Cordray says Trump administration trying to ease payday lending rules

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Cordray says Trump administration trying to ease payday lending rules

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Democrat Richard Cordray brought his campaign for governor to the Old Courthouse in Dayton in December. LYNN HULSEY/STAFF

Richard Cordray may be campaigning for the governor of Ohio, but he still has strong feelings about his former role as the nation’s top consumer watchdog.

In a series of tweets, Cordray lambasted his replacement at the Consumer Financial Protection Bureau for deciding to reconsider a rule aimed at protecting consumers from abusive payday lending practices.

Cordray had helped craft the rules when he headed the agency and it was one of his last measures before stepping down in November. The bureau confirmed it would reconsider the rules in a statement Tuesday.

“Truly shameful action by the interim pseudo-leaders of the CFPB, announcing their plans to reconsider the payday lending rule just adopted in November,” Cordray tweeted. “Never mind many thousands of people stuck in debt traps all over the country. Consumers be damned!”

The rules would require lenders to determine whether a borrower could afford to repay a loan with full interest within 30 days. The rules would also limit the number of loans lenders could make to a borrower. That and other provisions outraged the payday lending industry, which argued such regulations could drive them out of business. The rules were scheduled to go into effect in August 2019, though Tuesday marked a compliance deadline.

Cordray, who was appointed by President Barack Obama, was replaced by White House Budget Director Mick Mulvaney, who is serving as acting director of the consumer watchdog agency. Mulvaney has been a critic of the rules.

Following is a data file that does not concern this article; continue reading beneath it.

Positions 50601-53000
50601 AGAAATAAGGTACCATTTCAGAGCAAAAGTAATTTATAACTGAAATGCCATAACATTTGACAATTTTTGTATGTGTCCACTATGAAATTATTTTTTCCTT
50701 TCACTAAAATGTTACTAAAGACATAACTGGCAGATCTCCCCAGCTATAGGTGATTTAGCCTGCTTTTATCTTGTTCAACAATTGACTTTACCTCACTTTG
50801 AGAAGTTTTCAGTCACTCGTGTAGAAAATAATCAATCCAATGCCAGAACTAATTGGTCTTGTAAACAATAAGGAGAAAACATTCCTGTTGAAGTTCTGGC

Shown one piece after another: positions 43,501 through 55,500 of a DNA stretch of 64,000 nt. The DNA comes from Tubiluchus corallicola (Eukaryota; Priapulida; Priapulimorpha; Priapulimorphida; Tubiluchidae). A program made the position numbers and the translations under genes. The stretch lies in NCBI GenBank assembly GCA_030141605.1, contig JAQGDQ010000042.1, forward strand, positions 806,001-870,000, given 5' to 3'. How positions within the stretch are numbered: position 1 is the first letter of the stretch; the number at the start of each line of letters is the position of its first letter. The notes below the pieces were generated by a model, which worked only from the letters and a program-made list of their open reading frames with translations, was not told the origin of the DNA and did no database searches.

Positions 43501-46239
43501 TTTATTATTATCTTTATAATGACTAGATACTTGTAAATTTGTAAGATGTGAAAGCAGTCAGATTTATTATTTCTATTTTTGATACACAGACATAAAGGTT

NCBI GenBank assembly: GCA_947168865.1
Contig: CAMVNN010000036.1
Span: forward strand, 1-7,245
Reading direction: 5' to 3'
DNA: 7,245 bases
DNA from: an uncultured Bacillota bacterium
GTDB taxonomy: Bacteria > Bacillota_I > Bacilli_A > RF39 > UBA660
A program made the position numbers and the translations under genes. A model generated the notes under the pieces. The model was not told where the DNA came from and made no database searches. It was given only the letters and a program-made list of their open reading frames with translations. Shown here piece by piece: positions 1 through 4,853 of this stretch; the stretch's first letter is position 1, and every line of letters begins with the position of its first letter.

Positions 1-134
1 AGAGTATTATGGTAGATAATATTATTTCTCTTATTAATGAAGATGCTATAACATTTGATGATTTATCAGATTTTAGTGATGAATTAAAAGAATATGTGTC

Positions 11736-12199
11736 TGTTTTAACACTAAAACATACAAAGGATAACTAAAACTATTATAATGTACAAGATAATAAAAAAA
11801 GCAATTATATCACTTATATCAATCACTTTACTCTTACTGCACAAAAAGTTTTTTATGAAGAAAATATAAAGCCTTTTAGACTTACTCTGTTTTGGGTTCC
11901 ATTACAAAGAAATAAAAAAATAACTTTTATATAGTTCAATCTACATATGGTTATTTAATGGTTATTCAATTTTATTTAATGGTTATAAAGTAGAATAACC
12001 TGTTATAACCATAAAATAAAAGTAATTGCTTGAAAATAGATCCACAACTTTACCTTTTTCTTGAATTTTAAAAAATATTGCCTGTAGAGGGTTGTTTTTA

Critics argue that the loans help those who do not have access to other credit and banking products, such as some low income Americans.

But Cordray and other proponents say the rules are needed to protect consumers against predatory loans, some carrying interest of up to 391 percent. Payday loans, they argue, trap people in an unpayable cycle of debt.

The White House referred questions about the rule to the Consumer Financial Protection Bureau. The CFPB did not immediately respond to questions.

Dennis Shaul, CEO of the Community Financial Services Association of America, a trade association that represents payday lenders, said the organization was “pleased” that the agency will take a new look at the payday lending rule.

“The bureau’s rule was crafted on a pre-determined, partisan agenda that failed to demonstrate consumer harm from small-dollar loans, ignored unbiased research and data, and relied on flawed information to support its rulemaking,” he said.

Cordray acknowledged that the announcement appears to be limited to pushing back the compliance deadline under the new rule, which was to have become effective on Tuesday. But he also argued that the administration had a more sweeping goal in mind.

In a series of tweets, Cordray called for the religious community to oppose the Trump administration’s decision, quoting the Bible to argue that repealing the rule would hurt the poor. And he referred to those who would repeal the rules as “zealots and toadies.”

“Congress could pursue a… vote to overturn” the rule, he tweeted, “but it seems they don’t have the guts. Instead, hire new bureaucrats to shred years of analysis and kill it off stealthily.”

Sen. Sherrod Brown, a backer of the new rule and the ranking Democrat on the Senate Banking Committee, also lined up in opposition to any repeal.

“Rather than focus on keeping the government open, the Trump administration’s top budget expert is busy unraveling important consumer protections for payday borrowers,” the Ohio Democrat said.

Sen. Rob Portman, R-Ohio, “is reviewing this issue and awaiting CFPB’s final decision,” his spokeswoman, Emily Benavides, said.

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